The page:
Carlos and Joana met at a club in Lisbon, called Lux. It’s a pricey place if you don’t have the right connections. Joana was covering the door the night Carlos threw a hissy fit. He got so mad for having to pay the entrance fee that he threw his ticket at her and nearly got kicked out. He was such an asshole that she didn’t even notice how good looking he was. “Even though he wasn’t a regular costumer, his face was familiar,” she recalls, “so I raided the internet to know who he was. His [bad] attitude had made me extremely curious.” She contacted him. Their talks turned into dinners that turned into friendship until one day they kissed. “We took things naturally slowly, but I’m sure Carlos’ frequent travels – [Carlos is a surf photographer] – got us closer and closer. Some months later we were so stoked to share everything that we decided to move in together. And now we’re having a baby and we couldn’t be more thrilled! I’m still waiting for a ring and a proposal though!”

Matriomonial issues aside, it’s a girl. And her looming little life is being prepared with much love. “The room will be just like our house: very simple, not too much information,” she observes, sitting on top of one of the unopened boxes. “The room should be like a white canvas for this little lady to enjoy and build as hers.” All the family members, his and hers, are contributing: Carlos’ mom saved all his 70s baby clothes, his sister surprised them with a Stokke crib, and her friends are all dying to throw the baby shower. It’s a happy household in the city that stole Joana’s heart. “Lisbon is a small town where you can live very amazingly,” she gushes. “Quality of life is evident everywhere you go. The bright sunlight. Beautiful things pop all over town, mixed with the trashiest details and the most ingenious fixes. Portuguese people are talented, gifted, amazing at improvising and managing to strive and fight back, but terribly lazy, envious and pretentious.” But she plans on teaching them. She plans on helping them unite and associate their powers. And I am positive she’ll have just the right amount of words to do so.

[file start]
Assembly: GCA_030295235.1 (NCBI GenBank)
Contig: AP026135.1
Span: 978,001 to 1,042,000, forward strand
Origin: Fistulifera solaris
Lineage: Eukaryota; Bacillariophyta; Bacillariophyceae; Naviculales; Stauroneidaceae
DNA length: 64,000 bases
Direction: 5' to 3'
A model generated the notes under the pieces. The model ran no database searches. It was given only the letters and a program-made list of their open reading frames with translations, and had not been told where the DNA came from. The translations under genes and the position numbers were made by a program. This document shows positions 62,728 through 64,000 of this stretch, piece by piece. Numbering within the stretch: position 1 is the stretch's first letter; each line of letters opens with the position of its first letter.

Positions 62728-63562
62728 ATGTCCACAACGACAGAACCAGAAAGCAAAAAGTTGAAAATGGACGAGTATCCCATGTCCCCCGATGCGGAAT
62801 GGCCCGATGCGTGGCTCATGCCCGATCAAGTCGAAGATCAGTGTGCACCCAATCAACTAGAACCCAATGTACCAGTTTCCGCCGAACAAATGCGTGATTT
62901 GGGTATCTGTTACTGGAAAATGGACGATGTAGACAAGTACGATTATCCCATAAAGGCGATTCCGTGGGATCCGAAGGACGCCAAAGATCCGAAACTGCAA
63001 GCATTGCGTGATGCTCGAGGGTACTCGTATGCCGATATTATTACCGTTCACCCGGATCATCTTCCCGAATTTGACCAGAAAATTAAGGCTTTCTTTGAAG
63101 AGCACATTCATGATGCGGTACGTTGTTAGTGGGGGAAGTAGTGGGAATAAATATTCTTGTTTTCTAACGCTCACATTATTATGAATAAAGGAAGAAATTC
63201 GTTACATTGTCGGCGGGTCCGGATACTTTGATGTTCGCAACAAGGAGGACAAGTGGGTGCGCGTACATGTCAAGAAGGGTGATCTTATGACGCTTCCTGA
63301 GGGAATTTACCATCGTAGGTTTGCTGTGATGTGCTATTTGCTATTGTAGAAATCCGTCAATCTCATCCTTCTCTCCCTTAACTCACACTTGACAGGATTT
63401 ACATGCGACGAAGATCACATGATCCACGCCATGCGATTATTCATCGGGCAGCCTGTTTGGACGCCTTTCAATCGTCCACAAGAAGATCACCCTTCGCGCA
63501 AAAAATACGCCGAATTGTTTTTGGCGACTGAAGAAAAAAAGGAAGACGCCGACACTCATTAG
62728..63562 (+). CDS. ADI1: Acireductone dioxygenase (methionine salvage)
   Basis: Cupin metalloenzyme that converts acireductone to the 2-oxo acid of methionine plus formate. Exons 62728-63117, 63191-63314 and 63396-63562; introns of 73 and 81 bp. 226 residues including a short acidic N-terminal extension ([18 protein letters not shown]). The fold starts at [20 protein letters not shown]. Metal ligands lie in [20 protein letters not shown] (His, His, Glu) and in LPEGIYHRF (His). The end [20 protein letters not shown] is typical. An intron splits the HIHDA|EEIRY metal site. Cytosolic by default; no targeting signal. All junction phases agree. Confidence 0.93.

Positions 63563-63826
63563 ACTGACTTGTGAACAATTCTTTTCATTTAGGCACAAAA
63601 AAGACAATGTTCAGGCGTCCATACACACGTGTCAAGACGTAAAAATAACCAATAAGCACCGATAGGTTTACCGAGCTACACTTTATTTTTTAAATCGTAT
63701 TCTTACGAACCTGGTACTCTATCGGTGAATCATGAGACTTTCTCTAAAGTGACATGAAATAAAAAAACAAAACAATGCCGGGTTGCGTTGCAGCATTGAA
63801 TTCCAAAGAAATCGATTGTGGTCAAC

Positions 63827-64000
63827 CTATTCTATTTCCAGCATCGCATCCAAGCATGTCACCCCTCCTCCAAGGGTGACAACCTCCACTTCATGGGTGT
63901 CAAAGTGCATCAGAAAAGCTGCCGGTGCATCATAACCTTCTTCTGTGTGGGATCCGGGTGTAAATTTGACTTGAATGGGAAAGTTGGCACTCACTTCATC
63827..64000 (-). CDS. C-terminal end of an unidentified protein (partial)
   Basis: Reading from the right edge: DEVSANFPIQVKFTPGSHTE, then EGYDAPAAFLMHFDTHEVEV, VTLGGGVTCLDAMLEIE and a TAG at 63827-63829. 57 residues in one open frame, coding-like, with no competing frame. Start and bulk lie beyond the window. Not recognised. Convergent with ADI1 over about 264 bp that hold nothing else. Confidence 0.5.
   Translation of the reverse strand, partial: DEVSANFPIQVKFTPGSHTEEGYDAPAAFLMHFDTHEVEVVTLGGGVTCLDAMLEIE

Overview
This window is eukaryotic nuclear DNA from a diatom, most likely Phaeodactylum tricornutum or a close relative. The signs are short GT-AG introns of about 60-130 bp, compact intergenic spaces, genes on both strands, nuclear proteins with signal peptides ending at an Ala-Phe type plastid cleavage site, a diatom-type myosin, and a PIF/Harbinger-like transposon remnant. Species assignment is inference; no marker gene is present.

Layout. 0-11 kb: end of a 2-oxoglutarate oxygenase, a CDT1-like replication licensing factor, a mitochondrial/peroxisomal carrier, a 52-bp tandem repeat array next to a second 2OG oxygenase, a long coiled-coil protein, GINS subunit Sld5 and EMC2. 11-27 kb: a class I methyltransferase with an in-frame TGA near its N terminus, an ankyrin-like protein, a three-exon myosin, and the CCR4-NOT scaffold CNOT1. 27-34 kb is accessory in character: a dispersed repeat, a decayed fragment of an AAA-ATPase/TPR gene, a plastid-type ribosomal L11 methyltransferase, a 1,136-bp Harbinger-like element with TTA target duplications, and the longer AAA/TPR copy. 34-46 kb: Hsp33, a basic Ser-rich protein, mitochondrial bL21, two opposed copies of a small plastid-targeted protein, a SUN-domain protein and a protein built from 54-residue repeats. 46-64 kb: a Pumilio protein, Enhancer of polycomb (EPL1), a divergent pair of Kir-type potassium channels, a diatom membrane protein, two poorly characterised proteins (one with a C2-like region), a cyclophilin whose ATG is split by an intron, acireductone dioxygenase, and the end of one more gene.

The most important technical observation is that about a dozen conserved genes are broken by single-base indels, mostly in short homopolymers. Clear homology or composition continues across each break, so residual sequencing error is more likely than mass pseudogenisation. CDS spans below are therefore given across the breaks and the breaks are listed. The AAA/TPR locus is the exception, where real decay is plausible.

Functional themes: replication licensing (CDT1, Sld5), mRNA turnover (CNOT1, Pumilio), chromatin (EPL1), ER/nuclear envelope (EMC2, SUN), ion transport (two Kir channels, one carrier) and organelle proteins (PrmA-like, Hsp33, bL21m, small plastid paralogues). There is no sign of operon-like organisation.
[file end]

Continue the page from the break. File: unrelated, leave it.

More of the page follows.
Joana’s recommendations in Lisbon:

– Nova Pombalina, in Rua do Comércio, where you can drink the best juices served by the best guys in town.

Lux, best club in town, set at the harbor, so stay until morning and watch the sun come up!

– Tartine, a patisserie in Chiado which is a family business where three sisters bake amazing cakes and are the best hosts in town.

Landeau for the best chocolate cake you’ll ever have melting in your mouth.

– TAO, the essential place to go for cleansing food, a natural restaurant with the best prices.

– If you want a cheap nice meal with an excellent view, for lunch, go to Cantina das Freiras, in Chiado.

– And one of the most amazing views over Lisboa is inside a store called Pollux.

September 9, 2014

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4 Responses to “Four Thousand Five Hundred Words and Counting”

  1. avatar
    Sofia Amaral Coelho - Reply

    Love, love her! So glad she was the one to ‘represent’ this beautiful city.

  2. avatar

    I feel like Joana invited me to her house… at least she gave me to know this blog! Great work both *